Diamonds are one of the most dazzling precious materials and nearly every engagement ring has one.
They are known for being incredibly strong and even unbreakable!
Even though they have this reputation, people have still found ways to break diamonds and chisel them into a more beautiful shape.
This begs the question: can diamonds become liquid?
Diamonds cannot become a liquid. They are a crystalline version of carbon and they would sooner burn than melt. Hypothetically, the diamond would have to be very pressurized and superheated in a vacuum to melt, but it is still more likely to just turn into graphite.
While it is not really possible to melt a diamond with any of the technology and science we have now, we can still explain why this doesn’t work and answer some questions about what types of pressure diamonds are capable of surviving.
Keep reading to find out!
Why Diamonds Can’t Melt
We have explained a little bit about why scientists can’t melt diamonds with the resources we have now.
However, we have barely brushed the surface of what happens when people try to melt diamonds.
Let’s dive a little deeper into the chemical composition of diamonds and the results of trying to melt diamonds.
Because diamonds are a crystalline form of carbon, they cannot melt when heated in our atmospheric pressure alone.
The melting point of a diamond is 3000-5000 Kelvin with a margin for different levels of pressure.
Without the pressure, a diamond would burn at about 700 degrees Celsius long before melting, and it would end up just becoming burnt graphite anyway.
To really melt a diamond, you need a lot of pressure, a lot of heat, and an absence of oxygen and other similar chemicals.
These are really difficult conditions to create, so it is no wonder that scientists have not melted a diamond yet.
There also isn’t a compelling reason to try to melt a diamond, other than just pure curiosity.
Scientists have also determined that while creating the necessary levels of pressure is possible by compressing two diamonds together, if there was any failure, it could be incredibly explosive and dangerous.
Creating a liquid diamond is hypothetically possible if scientists work on developing a way to do that, but it would take a very long time to get there and to be safe about it.
Creating the proper conditions for this would be incredibly difficult.
In addition to how much work it would take, there is no real way to use the liquid diamond because as soon as it is out of the vacuum, cooled down, or exposed to our atmosphere, it would immediately burn up, turn into graphite, or become liquid carbon.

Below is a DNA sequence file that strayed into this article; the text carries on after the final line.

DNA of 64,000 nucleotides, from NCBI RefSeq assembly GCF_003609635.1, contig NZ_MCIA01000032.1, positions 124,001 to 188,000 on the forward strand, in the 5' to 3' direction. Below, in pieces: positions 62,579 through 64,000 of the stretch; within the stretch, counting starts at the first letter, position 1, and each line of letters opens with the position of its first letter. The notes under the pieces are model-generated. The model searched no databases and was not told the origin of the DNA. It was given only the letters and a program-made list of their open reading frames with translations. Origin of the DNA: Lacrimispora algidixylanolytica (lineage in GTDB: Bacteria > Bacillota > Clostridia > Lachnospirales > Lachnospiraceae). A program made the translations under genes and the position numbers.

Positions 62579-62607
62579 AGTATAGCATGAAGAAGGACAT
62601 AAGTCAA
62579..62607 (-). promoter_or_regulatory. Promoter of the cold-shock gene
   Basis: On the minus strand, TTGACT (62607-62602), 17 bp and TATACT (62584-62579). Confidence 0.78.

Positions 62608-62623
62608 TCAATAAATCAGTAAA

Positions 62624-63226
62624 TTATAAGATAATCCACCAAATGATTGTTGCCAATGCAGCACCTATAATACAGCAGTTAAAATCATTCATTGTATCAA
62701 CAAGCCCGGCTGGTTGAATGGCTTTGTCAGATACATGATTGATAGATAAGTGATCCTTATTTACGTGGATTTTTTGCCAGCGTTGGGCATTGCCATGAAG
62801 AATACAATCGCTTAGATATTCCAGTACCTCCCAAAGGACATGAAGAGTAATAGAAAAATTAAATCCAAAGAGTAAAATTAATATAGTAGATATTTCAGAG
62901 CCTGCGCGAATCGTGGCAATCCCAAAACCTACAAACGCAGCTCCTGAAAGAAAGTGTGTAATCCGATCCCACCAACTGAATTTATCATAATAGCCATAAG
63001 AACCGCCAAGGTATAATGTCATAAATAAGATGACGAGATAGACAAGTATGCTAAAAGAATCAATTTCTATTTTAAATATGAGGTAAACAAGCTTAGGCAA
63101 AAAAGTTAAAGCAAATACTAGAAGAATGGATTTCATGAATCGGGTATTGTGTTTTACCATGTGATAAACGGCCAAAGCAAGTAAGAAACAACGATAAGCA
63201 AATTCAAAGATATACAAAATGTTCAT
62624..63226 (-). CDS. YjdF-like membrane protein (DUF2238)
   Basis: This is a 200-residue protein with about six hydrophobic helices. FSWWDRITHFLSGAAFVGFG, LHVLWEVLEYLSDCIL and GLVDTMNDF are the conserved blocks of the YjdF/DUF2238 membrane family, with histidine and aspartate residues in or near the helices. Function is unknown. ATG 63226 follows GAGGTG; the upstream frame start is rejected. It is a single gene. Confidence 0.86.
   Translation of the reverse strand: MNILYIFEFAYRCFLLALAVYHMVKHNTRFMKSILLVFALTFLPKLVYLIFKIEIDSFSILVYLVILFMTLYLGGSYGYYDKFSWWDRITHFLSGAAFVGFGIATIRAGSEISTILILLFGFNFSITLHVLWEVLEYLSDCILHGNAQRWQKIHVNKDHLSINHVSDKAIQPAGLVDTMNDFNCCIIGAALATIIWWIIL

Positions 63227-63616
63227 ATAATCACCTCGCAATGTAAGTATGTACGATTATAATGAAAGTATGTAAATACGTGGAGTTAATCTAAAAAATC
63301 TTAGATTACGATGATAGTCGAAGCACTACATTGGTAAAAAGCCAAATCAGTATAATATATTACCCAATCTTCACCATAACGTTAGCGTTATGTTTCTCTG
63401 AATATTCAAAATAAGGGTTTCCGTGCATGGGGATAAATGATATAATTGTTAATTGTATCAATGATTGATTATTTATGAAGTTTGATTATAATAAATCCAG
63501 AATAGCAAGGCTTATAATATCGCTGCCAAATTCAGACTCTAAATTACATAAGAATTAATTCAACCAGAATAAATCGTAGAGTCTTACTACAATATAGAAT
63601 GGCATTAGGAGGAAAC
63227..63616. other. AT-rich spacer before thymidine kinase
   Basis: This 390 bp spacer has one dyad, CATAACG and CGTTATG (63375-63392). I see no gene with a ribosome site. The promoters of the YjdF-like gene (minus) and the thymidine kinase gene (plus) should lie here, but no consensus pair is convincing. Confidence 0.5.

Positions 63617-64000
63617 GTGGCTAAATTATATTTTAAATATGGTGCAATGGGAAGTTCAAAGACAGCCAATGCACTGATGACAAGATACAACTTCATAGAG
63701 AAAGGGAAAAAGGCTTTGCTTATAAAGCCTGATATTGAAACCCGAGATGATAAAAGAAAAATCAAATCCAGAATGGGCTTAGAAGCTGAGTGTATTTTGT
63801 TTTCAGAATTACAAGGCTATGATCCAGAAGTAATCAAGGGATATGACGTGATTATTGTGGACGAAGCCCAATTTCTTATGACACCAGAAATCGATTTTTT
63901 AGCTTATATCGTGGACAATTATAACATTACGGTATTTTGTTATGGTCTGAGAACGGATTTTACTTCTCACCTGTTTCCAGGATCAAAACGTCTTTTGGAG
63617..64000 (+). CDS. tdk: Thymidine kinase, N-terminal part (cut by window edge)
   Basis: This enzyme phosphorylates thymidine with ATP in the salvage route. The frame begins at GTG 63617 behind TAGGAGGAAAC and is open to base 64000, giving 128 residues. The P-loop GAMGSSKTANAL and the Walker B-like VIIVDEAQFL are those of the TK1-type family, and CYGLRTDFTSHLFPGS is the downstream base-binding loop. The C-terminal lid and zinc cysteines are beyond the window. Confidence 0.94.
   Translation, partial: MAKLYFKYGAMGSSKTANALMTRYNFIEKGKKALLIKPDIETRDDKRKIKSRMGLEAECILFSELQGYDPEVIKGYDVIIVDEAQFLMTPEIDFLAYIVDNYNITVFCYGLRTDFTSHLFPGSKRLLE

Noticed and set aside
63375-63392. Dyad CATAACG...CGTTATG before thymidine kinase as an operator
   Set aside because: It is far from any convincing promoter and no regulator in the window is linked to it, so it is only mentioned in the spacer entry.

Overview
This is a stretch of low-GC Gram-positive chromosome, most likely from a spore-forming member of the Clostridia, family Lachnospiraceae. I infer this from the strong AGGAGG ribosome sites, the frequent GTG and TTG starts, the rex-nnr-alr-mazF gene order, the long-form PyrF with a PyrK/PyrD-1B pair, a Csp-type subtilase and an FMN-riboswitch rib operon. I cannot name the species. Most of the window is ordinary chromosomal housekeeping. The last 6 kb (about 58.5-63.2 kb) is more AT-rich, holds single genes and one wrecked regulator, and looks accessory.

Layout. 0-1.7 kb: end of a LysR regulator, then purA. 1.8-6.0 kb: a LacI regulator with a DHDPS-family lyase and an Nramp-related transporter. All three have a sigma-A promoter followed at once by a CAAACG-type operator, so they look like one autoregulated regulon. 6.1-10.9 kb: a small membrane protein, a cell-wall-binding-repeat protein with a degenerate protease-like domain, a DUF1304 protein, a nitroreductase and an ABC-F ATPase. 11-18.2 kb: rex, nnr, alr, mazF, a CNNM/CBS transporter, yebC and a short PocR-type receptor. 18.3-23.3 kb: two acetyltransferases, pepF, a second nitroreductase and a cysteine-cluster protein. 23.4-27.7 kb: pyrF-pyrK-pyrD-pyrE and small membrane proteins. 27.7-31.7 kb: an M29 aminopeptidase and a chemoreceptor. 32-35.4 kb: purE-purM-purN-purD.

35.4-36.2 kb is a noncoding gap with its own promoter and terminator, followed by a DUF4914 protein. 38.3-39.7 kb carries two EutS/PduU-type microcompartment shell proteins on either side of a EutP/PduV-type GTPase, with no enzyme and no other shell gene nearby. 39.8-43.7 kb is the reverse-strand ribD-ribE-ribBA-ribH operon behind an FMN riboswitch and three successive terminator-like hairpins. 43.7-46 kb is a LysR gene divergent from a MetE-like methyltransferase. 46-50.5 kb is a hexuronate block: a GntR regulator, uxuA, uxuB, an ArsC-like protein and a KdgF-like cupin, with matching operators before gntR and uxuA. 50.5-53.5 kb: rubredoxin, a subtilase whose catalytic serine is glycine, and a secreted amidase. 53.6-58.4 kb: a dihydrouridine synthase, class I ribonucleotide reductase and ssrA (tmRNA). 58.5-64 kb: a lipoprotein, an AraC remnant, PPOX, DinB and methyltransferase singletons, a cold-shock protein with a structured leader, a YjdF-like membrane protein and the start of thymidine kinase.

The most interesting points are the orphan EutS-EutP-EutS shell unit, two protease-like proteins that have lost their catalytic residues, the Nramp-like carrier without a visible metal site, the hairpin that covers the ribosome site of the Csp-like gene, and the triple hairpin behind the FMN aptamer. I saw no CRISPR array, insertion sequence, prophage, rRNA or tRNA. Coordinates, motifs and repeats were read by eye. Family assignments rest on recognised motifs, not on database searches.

The Closest We’ve Been
Despite the fact that no one has ever really melted a diamond, science has had one instance that got closer to that goal than anyone has ever been.
Jianyu Huang was successful at softening a diamond.
This had never been done before and he called it quasi-melting because the carbon molecules went back and forth between crystallizing and melting before reforming again.
Huang did this by using carbon onions which are microscopic, hollowed-out structures of carbon. These carbon onions would shrink as pressure and electrons were applied.
This caused the centers of the onions to be highly pressurized and as they were heated, the center carbons turned into diamond and then would flicker from carbon to diamond.
This was technically a softened diamond and it’s the closest thing to a melted diamond we’ve seen so far.
Can Lava Melt Diamonds?
We have covered all of the reasons why diamonds cannot be melted and how even getting close was not quite what you might have expected.
But that does not answer all of the questions about this topic.
You now know why a diamond will not melt unless it’s put under very specific (and nearly impossible) conditions, but surely there are other ways to melt a diamond, right?
Lava is the hottest natural thing on earth. It is heated by the earth’s crust and is 1250 degrees Celsius.
You would think that should be hot enough to melt a diamond.
Lava is incredibly hot and while its temperatures are at the right level to turn a diamond into liquid carbon (as long as the proper pressure is applied), it is not enough to make a diamond turn into liquid.
At best, the diamond would burn but not melt or even get close.
While the temperature is one issue, there are still other factors that won’t allow a diamond to melt in lava.
We have talked about how important it is for there to be proper levels of pressure and ideally a vacuum when melting a diamond.
Lava does not offer either of these specific conditions.
If submerged in lava, the diamond would still only be exposed to the atmospheric pressure of our atmosphere, and that is not nearly enough pressure to melt a diamond.
The other problem is exposure to oxygen and other elements that would interfere with melting a diamond.
Lava does not create a vacuum, in fact, there are all sorts of other elements in lava that would be in the way of melting a diamond even if the pressure and heat were high enough.
Lava is only sufficient for burning a diamond, not melting one.
Can Acid Melt Diamonds?
The other big question is whether acid can melt a diamond or not.
Acid is known for eating through virtually anything and there are different acids that have different strengths.
This is where the natural strength of a diamond comes in handy.
There is not an acid corrosive enough to melt or destroy a diamond.
While acids can be incredibly dangerous to virtually every other material, the crystalline, carbon structure of a diamond makes it impossible to corrode a diamond.
The formation of the carbon molecules is just too strong and too tight for any of the hydrogen molecules in the acid to get through.
That said, a very strong acid is capable of damaging a diamond.
This damage does not mean that the acid took away some of the mass of the diamond, but rather it just burned the diamond in a different way than heat does.